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WHAT IS THE DIFFERENCE BETWEEN LONGITUDINAL AND TRANSVERSE WAVES?

 Longitudinal Waves In a longitudinal wave, the motion of the medium is parallel to the direction of the wave . This means that the particles move left and right which in turn makes the other particles start to oscillate. Sound waves are longitudinal waves. Another example of a longitudinal wave is a P wave or primary wave during an earthquake. P waves are also known as compressional waves, because of the pushing and pulling they do. See information on P waves

 Transverse Waves A transverse wave is a wave in which the motion of the medium is a right angles to the direction of the wave. A wave on a rope is a transverse wave. Light and other electromagnetic waves are also transverse waves. Another type of transverse wave is the S wave or secondary wave, which is the second wave you feel in an earthquake. See information on S waves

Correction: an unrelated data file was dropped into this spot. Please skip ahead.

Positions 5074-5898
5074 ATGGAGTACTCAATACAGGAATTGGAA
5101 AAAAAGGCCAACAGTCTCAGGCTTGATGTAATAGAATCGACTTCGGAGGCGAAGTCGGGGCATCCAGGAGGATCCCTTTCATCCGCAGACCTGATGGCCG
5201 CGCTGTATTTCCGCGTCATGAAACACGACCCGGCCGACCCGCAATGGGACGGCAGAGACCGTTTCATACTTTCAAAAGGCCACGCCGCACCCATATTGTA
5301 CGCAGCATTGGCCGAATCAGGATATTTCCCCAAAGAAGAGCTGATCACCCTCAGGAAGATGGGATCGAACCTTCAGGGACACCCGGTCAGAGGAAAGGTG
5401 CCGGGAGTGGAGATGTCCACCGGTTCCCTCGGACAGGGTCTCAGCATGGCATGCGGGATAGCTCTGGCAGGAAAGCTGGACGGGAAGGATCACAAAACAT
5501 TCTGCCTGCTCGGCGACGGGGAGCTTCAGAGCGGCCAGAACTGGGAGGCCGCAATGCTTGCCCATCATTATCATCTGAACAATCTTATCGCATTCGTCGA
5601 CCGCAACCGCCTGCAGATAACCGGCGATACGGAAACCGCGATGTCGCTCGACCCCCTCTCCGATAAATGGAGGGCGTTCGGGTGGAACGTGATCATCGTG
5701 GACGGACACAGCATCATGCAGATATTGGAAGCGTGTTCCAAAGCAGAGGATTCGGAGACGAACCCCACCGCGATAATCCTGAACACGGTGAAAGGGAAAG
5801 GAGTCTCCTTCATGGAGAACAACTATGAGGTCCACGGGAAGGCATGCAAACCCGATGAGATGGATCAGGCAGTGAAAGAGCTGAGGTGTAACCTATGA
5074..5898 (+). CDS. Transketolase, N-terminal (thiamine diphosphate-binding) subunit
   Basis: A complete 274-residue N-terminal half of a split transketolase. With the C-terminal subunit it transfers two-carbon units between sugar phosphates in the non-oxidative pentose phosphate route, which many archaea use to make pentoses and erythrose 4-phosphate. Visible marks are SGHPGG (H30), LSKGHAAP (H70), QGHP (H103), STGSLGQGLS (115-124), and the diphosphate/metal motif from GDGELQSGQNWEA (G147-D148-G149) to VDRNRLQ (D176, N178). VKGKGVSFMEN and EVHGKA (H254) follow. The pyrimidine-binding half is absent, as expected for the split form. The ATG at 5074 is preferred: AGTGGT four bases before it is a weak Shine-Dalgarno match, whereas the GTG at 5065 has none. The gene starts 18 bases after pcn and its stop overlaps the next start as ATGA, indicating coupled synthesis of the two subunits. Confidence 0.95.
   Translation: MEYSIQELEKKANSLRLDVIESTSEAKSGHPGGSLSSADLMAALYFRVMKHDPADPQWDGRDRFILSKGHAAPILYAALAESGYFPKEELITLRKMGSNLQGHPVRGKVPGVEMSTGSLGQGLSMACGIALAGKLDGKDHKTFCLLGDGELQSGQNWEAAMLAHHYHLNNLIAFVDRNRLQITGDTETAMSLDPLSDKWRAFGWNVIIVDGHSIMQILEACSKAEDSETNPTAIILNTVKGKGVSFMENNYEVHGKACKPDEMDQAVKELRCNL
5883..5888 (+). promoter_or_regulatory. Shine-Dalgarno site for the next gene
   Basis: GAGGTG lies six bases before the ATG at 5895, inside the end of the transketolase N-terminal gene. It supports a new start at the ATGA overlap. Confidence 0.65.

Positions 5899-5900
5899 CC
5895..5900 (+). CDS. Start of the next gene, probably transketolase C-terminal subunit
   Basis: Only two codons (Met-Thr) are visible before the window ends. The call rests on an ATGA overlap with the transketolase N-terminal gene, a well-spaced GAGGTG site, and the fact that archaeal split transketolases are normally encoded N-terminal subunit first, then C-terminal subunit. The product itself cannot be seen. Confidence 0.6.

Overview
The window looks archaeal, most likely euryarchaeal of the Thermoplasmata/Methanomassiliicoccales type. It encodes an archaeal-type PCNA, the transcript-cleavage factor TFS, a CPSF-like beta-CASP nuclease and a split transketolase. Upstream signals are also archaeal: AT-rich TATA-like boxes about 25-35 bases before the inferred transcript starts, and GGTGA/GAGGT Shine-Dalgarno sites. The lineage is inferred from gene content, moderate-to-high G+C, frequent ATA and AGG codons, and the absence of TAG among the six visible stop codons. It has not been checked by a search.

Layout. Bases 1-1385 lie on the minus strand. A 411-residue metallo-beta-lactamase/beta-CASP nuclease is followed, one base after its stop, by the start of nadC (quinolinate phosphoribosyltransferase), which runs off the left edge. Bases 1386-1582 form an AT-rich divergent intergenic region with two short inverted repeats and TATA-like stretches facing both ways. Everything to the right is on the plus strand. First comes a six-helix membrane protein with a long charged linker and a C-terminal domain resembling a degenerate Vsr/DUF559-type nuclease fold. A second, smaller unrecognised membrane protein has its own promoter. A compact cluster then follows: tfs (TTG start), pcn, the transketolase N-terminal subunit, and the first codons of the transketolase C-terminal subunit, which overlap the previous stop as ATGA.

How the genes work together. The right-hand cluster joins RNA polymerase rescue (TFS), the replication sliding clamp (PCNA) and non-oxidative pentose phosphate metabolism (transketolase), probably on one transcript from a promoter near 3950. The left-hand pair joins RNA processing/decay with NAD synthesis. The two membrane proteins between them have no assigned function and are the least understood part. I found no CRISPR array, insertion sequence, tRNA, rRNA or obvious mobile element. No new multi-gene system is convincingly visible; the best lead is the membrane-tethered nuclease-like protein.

Combination of Waves will produce Surface Waves

Some waves cannot be described only as longitudinal or transverse. They are instead a combination of the two waves. An example of such a wave is a surface wave. Surface waves, as the name implies, occur at the surface of two material.

Below are videos of surface waves caused caused during an earthquake.

 Rayleigh Waves A Rayleigh wave rolls along the ground just like a wave rolls across a lake or an ocean. Because it rolls, it moves the ground up and down, and side-to-side in the same direction that the wave is moving. Most of the shaking felt from an earthquake is due to the Rayleigh wave, which can be much larger than the other waves.

 Love Waves The Love wave is the first kind of surface wave during an earthquake. The Love wave was named after A.E.H. Love, a British mathematician. It's the fastest surface wave and moves the ground from side-to-side.